Not many parents reported in Gloucester that they choose to do this but it is ultimately up to a parent to decide on what is best for their child.


Emergency care for your child


What should we do in an emergency?

If you are not confident that your child is well, seek help. If they are acutely unwell, contact 999 to be taken to the most appropriate hospital.  This is most likely to be your local hospital.   This is the right thing to do in any situation where there is evidence that their airway, breathing, or circulation is compromised, regardless of any underlying condition.

Where do we go in an emergency?

There is no need to drive to Bristol unless this is the decision made by the ambulance team in consultation with the doctors.  Taking your child to the closest hospital ensures you minimise the risk of delay due to traffic or other incidents.  The medical team will be able to contact Bristol for advice if necessary.

Should we have an emergency plan?

If your child's condition is particularly complicated or their heart condition is part of an underlying condition which includes other difficulties, you may have a plan for what to do in an emergency.  Otherwise, attending the local emergency department with your most recent clinic letter should be enough for the team to be able to respond appropriately.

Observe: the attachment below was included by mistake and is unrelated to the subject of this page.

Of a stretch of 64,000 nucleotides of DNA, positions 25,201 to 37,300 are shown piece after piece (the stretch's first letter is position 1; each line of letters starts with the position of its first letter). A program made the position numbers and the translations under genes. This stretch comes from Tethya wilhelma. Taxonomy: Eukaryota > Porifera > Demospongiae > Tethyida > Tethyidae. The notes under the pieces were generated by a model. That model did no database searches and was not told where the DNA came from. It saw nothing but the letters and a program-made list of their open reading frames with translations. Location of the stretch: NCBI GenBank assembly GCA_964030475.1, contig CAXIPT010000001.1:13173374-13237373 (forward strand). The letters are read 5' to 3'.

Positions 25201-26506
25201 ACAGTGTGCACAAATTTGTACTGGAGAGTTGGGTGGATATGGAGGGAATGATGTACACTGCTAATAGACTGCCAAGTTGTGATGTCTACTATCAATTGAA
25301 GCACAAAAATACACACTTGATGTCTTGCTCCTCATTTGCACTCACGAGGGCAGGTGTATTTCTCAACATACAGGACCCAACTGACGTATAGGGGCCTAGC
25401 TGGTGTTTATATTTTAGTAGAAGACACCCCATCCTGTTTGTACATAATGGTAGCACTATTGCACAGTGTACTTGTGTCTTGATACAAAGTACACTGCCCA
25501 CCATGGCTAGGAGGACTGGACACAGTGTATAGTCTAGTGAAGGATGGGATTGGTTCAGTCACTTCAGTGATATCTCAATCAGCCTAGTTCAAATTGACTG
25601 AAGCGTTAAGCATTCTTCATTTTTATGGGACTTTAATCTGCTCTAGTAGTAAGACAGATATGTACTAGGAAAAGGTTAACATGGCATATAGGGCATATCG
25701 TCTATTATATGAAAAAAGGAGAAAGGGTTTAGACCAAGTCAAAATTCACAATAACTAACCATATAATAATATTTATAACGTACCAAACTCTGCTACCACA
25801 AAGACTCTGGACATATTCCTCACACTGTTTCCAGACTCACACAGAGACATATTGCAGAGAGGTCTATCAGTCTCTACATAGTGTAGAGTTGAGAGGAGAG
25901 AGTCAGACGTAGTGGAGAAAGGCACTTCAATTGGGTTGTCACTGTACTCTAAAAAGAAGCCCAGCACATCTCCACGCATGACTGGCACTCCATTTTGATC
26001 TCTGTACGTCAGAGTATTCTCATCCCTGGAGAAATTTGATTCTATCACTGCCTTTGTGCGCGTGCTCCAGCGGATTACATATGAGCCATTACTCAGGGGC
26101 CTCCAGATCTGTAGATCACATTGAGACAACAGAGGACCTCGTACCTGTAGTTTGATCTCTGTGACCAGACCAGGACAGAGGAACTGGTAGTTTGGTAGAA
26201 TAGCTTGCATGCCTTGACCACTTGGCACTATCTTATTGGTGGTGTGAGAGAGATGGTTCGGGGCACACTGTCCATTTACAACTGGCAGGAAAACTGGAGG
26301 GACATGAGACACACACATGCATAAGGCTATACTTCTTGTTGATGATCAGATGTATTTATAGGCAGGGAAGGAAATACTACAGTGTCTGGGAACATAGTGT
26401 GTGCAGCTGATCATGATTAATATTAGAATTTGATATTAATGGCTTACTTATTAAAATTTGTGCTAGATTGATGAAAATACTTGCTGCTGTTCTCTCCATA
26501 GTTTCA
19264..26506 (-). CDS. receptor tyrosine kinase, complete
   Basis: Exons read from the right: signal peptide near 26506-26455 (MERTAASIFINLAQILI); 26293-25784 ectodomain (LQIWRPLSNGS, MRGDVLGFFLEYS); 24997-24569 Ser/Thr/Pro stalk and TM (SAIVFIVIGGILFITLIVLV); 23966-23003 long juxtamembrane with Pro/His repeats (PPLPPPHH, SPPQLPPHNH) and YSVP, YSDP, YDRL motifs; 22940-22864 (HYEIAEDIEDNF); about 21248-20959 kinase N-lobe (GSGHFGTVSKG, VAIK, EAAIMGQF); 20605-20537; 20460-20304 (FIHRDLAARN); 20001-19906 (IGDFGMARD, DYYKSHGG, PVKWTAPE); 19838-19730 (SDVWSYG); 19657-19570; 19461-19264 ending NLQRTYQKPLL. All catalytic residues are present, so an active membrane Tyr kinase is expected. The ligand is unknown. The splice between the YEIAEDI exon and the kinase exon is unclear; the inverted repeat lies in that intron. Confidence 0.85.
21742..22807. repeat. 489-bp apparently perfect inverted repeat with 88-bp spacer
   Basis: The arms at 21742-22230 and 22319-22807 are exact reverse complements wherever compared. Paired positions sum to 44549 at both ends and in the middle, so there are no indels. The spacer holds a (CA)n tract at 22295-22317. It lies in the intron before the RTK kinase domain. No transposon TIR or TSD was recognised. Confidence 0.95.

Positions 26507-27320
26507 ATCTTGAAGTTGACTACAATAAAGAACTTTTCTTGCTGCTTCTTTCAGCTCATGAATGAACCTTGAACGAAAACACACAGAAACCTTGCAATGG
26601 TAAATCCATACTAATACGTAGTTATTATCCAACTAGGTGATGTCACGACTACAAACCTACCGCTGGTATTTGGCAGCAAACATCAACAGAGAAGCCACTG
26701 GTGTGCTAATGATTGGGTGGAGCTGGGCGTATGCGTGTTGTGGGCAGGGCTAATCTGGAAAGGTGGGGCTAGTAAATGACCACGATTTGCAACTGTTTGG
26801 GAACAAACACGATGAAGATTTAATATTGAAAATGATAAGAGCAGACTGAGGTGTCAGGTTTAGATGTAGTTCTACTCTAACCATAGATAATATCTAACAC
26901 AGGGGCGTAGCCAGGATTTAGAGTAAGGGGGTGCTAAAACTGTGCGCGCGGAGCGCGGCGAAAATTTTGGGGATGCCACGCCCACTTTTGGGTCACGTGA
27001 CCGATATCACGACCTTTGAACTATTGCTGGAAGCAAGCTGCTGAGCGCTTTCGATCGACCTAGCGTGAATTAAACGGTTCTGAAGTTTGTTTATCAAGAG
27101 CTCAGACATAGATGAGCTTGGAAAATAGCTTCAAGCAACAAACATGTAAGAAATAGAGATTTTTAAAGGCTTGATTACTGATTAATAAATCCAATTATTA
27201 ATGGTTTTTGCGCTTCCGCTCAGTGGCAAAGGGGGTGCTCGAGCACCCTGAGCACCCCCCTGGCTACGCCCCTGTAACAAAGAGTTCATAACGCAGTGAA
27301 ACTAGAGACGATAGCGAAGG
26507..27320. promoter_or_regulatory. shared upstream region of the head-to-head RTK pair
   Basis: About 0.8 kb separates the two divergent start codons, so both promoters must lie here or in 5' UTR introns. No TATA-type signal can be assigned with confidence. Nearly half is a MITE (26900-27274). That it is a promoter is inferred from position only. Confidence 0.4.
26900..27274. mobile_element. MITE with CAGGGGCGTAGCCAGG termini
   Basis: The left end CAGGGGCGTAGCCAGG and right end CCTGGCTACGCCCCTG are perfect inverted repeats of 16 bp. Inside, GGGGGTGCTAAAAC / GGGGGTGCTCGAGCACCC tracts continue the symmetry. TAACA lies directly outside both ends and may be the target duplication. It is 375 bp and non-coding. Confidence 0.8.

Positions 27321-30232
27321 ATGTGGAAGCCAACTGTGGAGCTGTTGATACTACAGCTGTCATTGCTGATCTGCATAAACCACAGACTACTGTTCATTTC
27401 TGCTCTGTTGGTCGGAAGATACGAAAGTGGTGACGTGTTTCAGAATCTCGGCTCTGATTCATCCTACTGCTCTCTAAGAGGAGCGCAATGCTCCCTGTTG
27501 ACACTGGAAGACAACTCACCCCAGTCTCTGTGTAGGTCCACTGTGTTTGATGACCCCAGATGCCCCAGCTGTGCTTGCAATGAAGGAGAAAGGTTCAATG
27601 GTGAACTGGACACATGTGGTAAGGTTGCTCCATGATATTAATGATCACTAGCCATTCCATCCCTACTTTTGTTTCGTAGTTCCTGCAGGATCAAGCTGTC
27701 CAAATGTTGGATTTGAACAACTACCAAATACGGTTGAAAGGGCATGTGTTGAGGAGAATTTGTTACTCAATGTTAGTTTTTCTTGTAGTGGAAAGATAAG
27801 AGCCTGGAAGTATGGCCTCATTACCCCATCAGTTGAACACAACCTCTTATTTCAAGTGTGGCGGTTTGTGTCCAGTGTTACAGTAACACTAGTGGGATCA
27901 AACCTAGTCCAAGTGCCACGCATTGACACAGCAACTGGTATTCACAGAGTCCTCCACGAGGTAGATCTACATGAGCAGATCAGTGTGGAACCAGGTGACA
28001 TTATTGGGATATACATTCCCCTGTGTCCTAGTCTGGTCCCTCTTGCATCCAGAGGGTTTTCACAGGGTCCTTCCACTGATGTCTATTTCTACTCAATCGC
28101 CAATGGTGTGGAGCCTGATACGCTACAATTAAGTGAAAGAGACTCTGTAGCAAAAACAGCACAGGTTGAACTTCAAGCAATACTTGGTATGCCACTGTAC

If it's not quite an emergency should I worry?

Any parent needs to act within their own boundaries of confidence, which may change as they get used to living with a child with a long term condition. Parents should never be afraid to seek advice if they feel that something is outside of their own comfort zone.  They can telephone the cardiac ward in Bristol where there will always be a nurse or doctor on call, or contact their cardiologist or Clinical Nurse Specialist in office hours. Local paediatricians can also offer advice, and may have arranged open access to your local children's unit where this is available.



What if my child is unwell on holiday?

You may like to keep your clinic letters in a folder and take it with you for immediate access if there is a problem.  Alternatively, just take your most recent clinic letter for reference.



My child is starting school or a new social club or activity.  What do they need to know?

Always tell any teacher, group leader or activity co-ordinator that your child has a heart condition.  However, this may not necessarily limit their participation except where you have been given specific advice by your consultant.

What should I tell their teachers that they are allowed to do?

Your consultant will help you with specific guidance, but once your child has recovered, they will usually moderate themselves and stop when it feels appropriate.  You should encourage your child's school to support this decision making and talk to you if they have concerns.  Teachers may be over or under cautious, depending on their experience, so good communication from the start will help you get it right for your child.